Friday, February 28, 2014

Everglades Challenge 2014 from the comfort of my home

Harry is almost as tall as a Leatherback turtle.
I wonder if a Leatherback could swim from St. Petersburg
to Key Largo faster than Harry can sail there in his bufflehead?
A few weeks after Harry called me to make up a nickname for the Everglades Challenge he sent me an email intimating that he might like me to be his shore contact. I went to the WaterTribe website and read up on the duties of the shore contact. It looked like they get automated emails from a GPS tracking device and not much else. Yes, I'd be great for that. I maintain zero inbox at all times. No email gets by me! I also noticed that the event was just a week away.

The WaterTribe website refers to SPOT and PLB a lot but never says what they are. I found this video on YouTube that explained it more than thoroughly. It's very long, but if you are curious it's interesting. I will sum up. Harry will be carrying a SPOT device, which I gather is just a brand name, that uses GPS satellites to see where he is all the time, but the way the device transmits the location back to the computer relies on orbiting satellites that may not be in range at the time. Messages could take a while. The other device is a Personal Locator Beacon that works off geosynchronous satellites that are always there, but much much higher up. But the message is immediate and I assume goes straight to the Coast Guard. This video is from Canada so it doesn't really apply, but I'm guessing the one Harry is carrying has a similar system in place. It explains the relevant technical details.

To see where Harry is at any time you can look at his SPOT tracker page. When he camps for the night he pushes the OK button and it emails me and says he's stopping. If he pushes the HELP button it means he's giving up and quit the race. I will call some people down there that might be able to help him get his boat up on dry land and get back to his car. But otherwise I don't do much. If he's really in trouble he contacts the Coast Guard directly with his VHF radio or the emergency beacon. The point of the experience is that you are on your own and nobody is there to help you. You gotta handle your shit.

The fun way to look for Harry on a map is to use the map with everybody on there. You can see where he is relative to the other participants. I'm not calling them competitors since some of them are just trying to finish, not really racing. That's Harry's plan. He's just on an expedition.

You can't see him on this map because there's somebody else's icon smack dab on top of his. The trick with this is it uses the photo from the Rogues Gallery for the icon and there's nothing I can do about it. It turns out being the shore contact means I'm also the IT person for Harry on this website, and the person with the pictures to use. This is the photo I used for Harry in the Rogues Gallery, although I cropped it to vertical. The result is it puts a big red corner in the icon on the map. Use that to pick out JibeTurkey.

Here's Harry and the cedar strip plank bufflehead he built. Its name is N8R. Together they are JibeTurkey.
Here's an example of what it looks like when you find his icon and click on it. This is from when he set up the SPOT transmitter to be sure it would email me.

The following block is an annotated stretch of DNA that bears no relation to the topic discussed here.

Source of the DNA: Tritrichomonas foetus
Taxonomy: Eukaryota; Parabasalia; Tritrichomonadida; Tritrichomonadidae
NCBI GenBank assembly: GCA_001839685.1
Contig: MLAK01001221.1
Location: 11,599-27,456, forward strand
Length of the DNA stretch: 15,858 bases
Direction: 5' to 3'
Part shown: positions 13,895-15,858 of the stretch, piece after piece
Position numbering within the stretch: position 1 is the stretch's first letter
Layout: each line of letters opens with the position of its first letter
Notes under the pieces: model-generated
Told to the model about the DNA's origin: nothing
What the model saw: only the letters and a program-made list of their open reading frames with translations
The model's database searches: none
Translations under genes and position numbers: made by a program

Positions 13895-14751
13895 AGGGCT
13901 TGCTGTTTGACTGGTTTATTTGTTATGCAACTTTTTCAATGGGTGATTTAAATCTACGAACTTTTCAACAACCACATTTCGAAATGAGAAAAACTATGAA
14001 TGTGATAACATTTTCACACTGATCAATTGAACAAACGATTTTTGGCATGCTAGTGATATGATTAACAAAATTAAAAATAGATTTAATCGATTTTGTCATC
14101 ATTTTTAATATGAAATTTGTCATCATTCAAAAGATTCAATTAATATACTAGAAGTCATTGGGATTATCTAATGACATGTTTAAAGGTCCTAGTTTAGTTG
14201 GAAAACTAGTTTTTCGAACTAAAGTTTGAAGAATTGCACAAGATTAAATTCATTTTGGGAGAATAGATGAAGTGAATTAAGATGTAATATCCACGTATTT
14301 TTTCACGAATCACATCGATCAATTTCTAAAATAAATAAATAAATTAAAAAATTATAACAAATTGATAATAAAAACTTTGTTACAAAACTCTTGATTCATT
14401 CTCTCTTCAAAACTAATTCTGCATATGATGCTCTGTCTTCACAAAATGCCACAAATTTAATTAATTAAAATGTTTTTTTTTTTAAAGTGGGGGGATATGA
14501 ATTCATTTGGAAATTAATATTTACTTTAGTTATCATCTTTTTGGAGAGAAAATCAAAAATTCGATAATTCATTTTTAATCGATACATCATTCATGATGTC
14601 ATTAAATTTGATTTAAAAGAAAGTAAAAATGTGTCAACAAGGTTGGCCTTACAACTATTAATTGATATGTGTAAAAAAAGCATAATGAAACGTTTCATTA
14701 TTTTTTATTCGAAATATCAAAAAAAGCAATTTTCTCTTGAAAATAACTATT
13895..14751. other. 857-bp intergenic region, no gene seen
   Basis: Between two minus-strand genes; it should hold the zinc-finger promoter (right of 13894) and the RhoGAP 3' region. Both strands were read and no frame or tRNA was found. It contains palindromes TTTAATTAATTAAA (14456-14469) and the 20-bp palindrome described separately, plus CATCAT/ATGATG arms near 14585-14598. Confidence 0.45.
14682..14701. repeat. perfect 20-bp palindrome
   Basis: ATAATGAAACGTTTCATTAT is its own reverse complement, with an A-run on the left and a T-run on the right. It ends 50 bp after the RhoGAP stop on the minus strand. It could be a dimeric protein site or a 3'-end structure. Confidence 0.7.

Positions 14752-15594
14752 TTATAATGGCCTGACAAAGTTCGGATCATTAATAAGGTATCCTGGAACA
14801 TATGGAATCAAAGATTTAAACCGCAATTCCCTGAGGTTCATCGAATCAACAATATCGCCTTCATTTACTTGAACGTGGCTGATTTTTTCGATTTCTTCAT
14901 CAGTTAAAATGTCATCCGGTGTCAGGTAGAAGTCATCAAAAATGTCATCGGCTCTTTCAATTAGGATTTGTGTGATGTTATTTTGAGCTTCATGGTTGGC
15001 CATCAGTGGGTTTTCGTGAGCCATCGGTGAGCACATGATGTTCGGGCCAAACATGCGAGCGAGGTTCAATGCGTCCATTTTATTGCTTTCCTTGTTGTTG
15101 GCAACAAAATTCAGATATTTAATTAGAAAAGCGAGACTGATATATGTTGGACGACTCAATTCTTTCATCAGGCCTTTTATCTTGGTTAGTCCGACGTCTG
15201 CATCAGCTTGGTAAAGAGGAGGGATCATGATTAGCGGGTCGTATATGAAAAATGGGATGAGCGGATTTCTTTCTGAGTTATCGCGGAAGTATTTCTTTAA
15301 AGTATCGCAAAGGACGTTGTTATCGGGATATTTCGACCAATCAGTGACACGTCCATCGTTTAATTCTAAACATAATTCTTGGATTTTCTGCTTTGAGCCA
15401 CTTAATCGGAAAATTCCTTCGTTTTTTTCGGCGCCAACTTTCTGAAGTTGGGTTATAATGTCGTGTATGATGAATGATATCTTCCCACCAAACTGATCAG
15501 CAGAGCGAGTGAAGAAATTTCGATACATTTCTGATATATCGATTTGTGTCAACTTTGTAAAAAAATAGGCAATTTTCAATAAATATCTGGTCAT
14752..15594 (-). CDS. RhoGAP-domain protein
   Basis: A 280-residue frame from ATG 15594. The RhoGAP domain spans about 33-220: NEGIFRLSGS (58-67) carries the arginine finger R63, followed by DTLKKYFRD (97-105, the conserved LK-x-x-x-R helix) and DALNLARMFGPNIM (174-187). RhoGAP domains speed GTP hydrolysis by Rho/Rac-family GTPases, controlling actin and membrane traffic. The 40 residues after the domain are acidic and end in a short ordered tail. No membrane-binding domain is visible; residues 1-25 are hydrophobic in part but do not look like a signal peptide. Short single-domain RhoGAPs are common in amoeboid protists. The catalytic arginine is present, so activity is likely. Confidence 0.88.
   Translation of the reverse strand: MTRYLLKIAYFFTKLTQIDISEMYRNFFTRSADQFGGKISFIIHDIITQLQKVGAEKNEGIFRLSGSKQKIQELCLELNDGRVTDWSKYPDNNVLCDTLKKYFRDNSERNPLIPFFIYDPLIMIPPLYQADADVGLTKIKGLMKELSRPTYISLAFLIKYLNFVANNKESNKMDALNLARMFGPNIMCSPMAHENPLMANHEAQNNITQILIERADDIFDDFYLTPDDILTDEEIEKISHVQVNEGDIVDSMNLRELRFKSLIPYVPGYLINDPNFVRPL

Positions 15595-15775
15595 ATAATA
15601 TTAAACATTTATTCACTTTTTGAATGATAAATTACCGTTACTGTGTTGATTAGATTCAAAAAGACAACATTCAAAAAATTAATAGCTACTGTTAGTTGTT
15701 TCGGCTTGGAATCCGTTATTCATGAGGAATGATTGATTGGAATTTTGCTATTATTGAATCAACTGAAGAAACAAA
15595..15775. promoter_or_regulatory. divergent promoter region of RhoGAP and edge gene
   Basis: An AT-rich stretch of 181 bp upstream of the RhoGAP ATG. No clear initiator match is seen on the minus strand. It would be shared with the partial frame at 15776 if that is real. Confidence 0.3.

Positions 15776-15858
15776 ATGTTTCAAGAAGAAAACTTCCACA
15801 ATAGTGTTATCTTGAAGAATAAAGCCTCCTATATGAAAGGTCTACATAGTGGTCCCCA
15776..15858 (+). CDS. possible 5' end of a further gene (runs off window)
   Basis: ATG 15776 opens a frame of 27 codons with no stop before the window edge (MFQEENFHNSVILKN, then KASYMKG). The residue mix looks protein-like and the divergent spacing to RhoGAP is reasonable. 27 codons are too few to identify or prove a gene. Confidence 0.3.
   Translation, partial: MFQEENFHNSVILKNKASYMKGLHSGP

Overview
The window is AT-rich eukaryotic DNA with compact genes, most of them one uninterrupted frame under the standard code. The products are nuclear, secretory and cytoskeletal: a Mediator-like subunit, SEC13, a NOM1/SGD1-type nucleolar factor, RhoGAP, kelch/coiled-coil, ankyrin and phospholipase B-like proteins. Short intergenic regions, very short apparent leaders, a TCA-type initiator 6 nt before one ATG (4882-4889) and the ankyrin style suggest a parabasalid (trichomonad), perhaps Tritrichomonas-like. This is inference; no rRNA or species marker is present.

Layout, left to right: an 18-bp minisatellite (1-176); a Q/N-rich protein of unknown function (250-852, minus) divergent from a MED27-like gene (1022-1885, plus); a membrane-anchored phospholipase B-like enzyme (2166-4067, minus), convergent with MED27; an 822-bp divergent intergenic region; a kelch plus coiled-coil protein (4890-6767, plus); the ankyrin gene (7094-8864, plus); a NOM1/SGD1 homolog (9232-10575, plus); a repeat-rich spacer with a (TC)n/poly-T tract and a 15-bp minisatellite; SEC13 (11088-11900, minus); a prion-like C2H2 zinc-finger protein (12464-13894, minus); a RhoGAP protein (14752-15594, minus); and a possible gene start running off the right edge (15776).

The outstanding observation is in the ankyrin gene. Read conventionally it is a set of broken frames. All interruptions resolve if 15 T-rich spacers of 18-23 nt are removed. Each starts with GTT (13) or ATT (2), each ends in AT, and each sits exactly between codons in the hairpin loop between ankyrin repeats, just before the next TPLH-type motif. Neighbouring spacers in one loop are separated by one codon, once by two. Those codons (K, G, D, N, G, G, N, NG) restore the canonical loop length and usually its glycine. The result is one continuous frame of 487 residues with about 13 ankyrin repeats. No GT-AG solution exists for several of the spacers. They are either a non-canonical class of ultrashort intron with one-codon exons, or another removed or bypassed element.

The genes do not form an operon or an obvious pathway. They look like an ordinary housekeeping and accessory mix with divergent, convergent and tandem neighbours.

The icons are tiny and hard to recognize. JibeTurkey has a red top left corner.
All the competitors had to check in with their SPOT transmitters about a week ago. That means you can look at the map and see where everybody lives. All over the place! I assume there are so many in Florida for obvious logistical reasons.

Harry called me from the car this morning on the drive over to check in. He had to work late yesterday because his client was non-plussed to find out Harry was planning to wait until after the race to gather up all their files on the finished job. They wanted them before he left so they could look over everything while he was gone. It sounded like a hectic but typical day at a civil engineering office, one I remember well and don't miss. For those of us who enjoy being paperless where every document is backed up in multiple places and on a database everybody can access it is frustrating to have to print out reams of paper for old-fashioned people. They need to handle their shit.

But that is behind him for the next 9 days. He gets to focus on just this one thing, minimizing misery and achieving a goal. I was glad to hear he has a dry suit. That's going to make it kind of nice I think. I hope he gets through the unpleasantness of Sarasota Bay and the environs polluted with power boats without giving up. It sounds like getting to the wilderness of the Everglades is the good part. He said he would send me pictures from his phone if he can, so I will continue to update my blog as I get news.

Also be sure to ask questions in the comments. If he's already told me the answer I'll pass it on or I can ask him if he calls me. I'm not expecting to hear from him every day. In fact I'm expecting damp salt air to destroy his phone within a few days. I have studied this. Corrosion runs up under the solder mask and the traces corrode into open circuits. I tested a power supply board with large traces. I should think the fine pitch stuff in a cell phone would be even more vulnerable. I suggested he keep his phone in a bag with some Closet Dry desiccant, but I doubt he had time to go buy some. But I'm a pessimist that way.  Maybe Samsung conformal coats their printed circuit boards and I just don't know about it. The Garmin GPS he is using for navigation is waterproof and floats. That's the important thing.

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